6.      We ask that you acknowledge the link between breast surgery and treatment and development of lymphedema.  Many surgeons understate the risk of lymphedema, especially in patients having only one or two lymph nodes removed. There are no standardized definitions of lymphedema, and follow up is usually much shorter than 20 years, but at 6 months of follow up, 7% of patients with sentinel node biopsy developed significant clinical lymphedema in one study.  Lymphedema increases in incidence with prolonged follow-up. For axillary node dissection the incidence was 49% after a 20-year follow up, with 1% of additional patients developing the condition for each additional year of follow up.

7.      Consider providing over-the-counter compression sleeves and gauntlets to each patient who is undergoing breast cancer treatment.  Those garments should be worn at the first sign of swelling, to reduce the severity of the problem.  Every patient undergoing breast surgery is at risk of developing lymphedema at some point in her lifetime.  

8.      Please don’t tell a breast cancer patient that her risk of developing lymphedema is “zero” or “minimal” if she had a sentinel node biopsy rather than full axillary node dissection. 

9.      Patients should be informed of the specific location(s) from which lymph nodes were removed during sentinel node biopsy.  The sentinel node(s) is/are not always found within the axilla.  Because Lymphedema therapy includes massage to redirect lymph flow away from areas of compromised lymphatic drainage, it is important for the lymphedema therapist to know from where lymph nodes were removed.   

10.  Any patient who has surgery for breast cancer, including prophylactic mastectomy, should be given copies of the National Lymphedema Network position papers on lymphedema risk reduction, exercise and air travel, plus a link to the National Lymphedema Network website.  

11.  We recommend that "Lymphedema Risk Reduction" classes be made available for your breast surgery patients, just as “Look Good—Feel Better” classes are provided for patients undergoing chemotherapy.  This might be something coordinated through a local or regional American Cancer Society office.  In a Lymphedema Risk Reduction class, a qualified lymphedema therapist would give a presentation, discuss risk reduction, show everyone what a compression sleeve and glove look like, and perhaps demonstrate basic Manual Lymphatic Drainage massage of the arm.  Handouts would be provided, including a list of "red flags" patients should watch out for that might indicate the development of lymphedema.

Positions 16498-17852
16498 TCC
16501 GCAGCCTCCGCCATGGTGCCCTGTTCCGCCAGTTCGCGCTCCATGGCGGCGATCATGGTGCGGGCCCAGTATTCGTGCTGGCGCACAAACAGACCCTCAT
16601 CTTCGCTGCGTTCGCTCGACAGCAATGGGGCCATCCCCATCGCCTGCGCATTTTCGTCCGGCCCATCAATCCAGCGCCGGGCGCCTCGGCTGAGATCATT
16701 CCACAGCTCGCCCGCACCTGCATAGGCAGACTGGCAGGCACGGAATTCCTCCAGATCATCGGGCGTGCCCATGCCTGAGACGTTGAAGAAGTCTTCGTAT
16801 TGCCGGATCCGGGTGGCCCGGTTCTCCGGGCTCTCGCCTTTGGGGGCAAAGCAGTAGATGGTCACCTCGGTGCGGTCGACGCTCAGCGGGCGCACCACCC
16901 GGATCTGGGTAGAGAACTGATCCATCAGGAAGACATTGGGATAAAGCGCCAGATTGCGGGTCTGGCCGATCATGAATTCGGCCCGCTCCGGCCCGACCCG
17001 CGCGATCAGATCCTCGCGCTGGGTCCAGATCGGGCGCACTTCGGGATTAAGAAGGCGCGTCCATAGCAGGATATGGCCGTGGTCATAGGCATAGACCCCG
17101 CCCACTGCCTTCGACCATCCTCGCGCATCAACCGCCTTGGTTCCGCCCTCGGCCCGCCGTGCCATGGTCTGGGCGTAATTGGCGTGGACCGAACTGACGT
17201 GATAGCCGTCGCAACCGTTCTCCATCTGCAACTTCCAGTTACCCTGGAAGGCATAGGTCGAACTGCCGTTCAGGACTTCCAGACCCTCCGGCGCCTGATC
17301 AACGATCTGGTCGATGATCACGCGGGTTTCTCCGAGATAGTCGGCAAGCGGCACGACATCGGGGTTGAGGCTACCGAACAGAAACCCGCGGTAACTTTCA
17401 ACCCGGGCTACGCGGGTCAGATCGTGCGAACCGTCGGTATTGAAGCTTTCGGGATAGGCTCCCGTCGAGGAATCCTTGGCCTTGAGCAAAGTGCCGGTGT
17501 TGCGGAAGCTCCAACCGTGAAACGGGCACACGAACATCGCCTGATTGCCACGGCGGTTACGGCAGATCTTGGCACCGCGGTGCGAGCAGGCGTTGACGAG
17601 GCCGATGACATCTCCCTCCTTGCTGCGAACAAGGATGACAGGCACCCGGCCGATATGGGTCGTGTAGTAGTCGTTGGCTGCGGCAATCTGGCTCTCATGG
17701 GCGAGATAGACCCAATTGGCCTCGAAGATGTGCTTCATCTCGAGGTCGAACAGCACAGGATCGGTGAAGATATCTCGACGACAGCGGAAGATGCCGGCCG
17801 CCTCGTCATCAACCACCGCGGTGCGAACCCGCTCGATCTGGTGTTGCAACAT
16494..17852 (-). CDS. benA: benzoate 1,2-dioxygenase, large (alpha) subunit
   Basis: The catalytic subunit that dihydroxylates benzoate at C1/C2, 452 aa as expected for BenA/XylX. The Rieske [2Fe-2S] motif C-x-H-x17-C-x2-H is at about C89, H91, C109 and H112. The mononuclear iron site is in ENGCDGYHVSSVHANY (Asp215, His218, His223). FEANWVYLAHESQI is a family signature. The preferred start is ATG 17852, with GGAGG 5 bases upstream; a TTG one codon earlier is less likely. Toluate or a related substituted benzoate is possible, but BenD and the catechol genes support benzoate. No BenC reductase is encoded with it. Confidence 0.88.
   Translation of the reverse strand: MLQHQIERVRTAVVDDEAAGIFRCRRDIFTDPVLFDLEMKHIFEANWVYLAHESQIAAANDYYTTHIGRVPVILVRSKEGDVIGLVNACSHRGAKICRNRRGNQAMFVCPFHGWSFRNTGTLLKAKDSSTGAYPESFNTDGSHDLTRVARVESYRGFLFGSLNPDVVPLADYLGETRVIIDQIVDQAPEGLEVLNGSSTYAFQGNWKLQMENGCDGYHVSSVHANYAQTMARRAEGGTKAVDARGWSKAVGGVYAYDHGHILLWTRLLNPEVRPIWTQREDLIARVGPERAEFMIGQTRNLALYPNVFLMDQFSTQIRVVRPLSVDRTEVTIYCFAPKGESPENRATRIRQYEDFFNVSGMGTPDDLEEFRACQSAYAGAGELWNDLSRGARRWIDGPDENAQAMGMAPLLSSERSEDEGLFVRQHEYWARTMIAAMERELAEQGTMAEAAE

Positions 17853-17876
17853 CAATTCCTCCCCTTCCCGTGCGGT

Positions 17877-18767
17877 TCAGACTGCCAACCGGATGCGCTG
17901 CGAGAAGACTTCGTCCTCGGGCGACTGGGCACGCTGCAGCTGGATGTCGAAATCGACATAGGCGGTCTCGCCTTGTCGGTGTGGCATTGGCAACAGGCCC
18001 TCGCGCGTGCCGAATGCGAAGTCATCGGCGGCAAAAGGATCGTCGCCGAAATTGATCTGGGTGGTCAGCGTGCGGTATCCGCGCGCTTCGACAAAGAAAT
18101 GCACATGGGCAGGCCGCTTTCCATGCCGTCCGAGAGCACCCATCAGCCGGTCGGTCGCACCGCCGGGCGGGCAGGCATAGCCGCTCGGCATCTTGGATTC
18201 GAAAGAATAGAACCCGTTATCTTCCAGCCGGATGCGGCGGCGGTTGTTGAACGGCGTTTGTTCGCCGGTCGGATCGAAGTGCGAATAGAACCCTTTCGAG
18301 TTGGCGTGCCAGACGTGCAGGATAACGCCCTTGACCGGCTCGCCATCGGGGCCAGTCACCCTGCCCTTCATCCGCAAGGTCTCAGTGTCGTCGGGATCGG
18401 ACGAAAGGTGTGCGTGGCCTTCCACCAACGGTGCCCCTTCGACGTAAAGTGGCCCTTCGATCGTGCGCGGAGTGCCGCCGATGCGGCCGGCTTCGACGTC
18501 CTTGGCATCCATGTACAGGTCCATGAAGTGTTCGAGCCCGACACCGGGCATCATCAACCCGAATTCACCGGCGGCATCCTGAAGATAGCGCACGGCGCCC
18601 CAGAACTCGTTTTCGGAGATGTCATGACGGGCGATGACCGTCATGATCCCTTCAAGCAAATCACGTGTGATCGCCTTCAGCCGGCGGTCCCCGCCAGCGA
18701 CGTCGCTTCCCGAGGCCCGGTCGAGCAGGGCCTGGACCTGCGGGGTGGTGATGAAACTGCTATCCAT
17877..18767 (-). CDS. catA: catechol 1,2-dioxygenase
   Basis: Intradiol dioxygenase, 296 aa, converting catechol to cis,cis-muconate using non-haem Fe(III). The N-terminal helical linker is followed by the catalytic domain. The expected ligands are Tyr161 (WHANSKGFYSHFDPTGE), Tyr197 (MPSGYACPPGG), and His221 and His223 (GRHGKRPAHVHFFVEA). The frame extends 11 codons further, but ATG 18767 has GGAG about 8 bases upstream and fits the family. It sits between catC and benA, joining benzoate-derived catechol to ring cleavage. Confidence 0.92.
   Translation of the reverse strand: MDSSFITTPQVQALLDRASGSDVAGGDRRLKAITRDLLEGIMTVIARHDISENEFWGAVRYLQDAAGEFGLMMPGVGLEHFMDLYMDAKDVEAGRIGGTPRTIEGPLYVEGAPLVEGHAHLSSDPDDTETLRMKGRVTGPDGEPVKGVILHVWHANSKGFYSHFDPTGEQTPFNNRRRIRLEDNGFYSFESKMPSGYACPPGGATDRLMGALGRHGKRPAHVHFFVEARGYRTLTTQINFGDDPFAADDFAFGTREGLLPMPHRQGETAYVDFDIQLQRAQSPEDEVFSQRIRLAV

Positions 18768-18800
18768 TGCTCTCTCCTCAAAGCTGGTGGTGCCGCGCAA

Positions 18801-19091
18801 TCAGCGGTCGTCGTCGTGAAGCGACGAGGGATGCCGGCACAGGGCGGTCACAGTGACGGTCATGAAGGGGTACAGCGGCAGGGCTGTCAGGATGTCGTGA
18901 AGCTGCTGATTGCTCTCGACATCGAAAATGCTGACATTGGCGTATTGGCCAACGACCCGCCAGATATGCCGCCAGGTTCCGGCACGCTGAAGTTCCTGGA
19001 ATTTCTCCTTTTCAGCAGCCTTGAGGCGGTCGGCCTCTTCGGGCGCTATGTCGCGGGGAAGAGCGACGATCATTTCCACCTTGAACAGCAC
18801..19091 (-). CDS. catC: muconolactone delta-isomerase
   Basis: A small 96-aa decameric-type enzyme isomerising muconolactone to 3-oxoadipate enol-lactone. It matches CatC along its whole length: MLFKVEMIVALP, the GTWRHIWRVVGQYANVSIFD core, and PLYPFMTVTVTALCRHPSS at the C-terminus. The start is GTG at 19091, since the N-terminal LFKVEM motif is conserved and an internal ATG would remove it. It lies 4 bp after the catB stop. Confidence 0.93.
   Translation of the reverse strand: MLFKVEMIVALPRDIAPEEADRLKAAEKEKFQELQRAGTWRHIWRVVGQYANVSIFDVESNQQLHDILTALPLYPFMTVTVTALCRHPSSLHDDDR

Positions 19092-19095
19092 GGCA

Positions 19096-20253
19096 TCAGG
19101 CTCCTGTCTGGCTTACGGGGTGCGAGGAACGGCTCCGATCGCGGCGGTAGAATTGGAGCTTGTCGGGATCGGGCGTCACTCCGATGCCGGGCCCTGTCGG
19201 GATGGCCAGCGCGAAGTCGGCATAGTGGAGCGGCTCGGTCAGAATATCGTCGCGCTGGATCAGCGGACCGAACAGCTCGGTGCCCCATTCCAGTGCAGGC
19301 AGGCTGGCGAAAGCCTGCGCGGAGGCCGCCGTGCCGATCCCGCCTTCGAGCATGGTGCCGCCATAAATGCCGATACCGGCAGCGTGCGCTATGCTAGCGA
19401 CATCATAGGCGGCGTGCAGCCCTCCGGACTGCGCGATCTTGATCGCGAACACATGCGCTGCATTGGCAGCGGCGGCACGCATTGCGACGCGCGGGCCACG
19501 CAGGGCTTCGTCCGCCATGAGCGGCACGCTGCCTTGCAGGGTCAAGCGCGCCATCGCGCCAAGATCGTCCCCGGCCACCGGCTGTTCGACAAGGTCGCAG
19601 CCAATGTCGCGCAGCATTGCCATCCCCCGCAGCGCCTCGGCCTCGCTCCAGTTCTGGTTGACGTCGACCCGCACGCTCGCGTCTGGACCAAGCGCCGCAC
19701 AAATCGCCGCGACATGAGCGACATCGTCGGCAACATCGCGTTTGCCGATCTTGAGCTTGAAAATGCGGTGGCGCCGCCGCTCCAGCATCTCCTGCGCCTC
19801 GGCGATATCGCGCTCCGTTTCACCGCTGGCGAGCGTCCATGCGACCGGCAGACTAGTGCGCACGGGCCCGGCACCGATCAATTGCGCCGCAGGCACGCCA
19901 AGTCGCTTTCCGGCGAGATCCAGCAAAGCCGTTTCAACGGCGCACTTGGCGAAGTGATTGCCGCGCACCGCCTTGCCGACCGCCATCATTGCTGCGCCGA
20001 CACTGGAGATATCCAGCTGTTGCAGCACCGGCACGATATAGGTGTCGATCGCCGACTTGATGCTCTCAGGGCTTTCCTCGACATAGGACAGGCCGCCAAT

12.  All members of the medical profession should take lymphedema seriously and refer at-risk or affected patients for lymphedema assessment and therapy. No breast cancer patient should have her lymphedema progress to Stage 2 or Stage 3 because of lack of prompt medical referral and attention.   

13.  We ask that you and your clinic or hospital staff honor the wishes of a breast cancer patient who requests that no blood draws, injections, or blood pressure measurements be done on an arm at risk of lymphedema.   Please instruct all of your nurses and medical assistants to respect that request, rather than argue with the patient or suggest that she is wrong or ill-informed. She is not “being difficult”—she is trying to prevent the development of a serious, expensive, and lifelong medical condition.  

14.  It would be helpful if you could devise an efficient way for us to obtain the necessary prescriptions for lymphedema garments or equipment from your office.  The terms and coverage allowances of our insurance policies vary, but they often require new prescriptions each year.  When we call the customer service representatives at our insurance companies, the clerks often cannot tell us whether, or how many, lymphedema garments our policies cover.  They ask us for the insurance code numbers for those items.  We might need help from your office staff when complying with those requests, and when trying to obtain approval for insurance coverage.  

15.  As a physician who treats women with breast cancer, you are in a position to advocate for more effective education on lymphedema and the lymphatic system in medical schools and continuing education classes.  Although the lymphatic system may be covered as a component of the immune system, those lectures rarely consider biomechanics and fluid dynamics of lymph flow, the role of the lymphatic system in protein and electrolyte balance, or anatomic details of lymphatic drainage patterns.  Because lymphedema can develop many months, or even many years, after breast surgery, it is important for all physicians and other health care professionals to be knowledgeable about the treatment and prevention of lymphedema.  

16.  Please do not make it difficult for us to obtain a prescription for an antibiotic to have on-hand in case of cellulitis. We are not using antibiotics as "recreational drugs."   We may be far from a doctor, hospital or emergency room at the time we sustain an injury or develop an infection in the at-risk arm, and rapid antimicrobial treatment is essential. Multiple studies have documented that cellulitis is a risk factor for severe lymphedema. The position of the National Lymphedema Network is that we should be treated immediately if any signs of cellulitis develop: as there are access to care issues and lack of wide spread knowledge about lymphedema, a prescription of antibiotics to initiate immediate treatment of cellulitis should be the standard of care for all patients with lymphedema. In this era of overuse of antibiotics and resistance to prescribing antibiotics, we still need to have the ability to treat at the first sign of infection—a small scratch, if left untreated, could mean the development of serious systemic infection.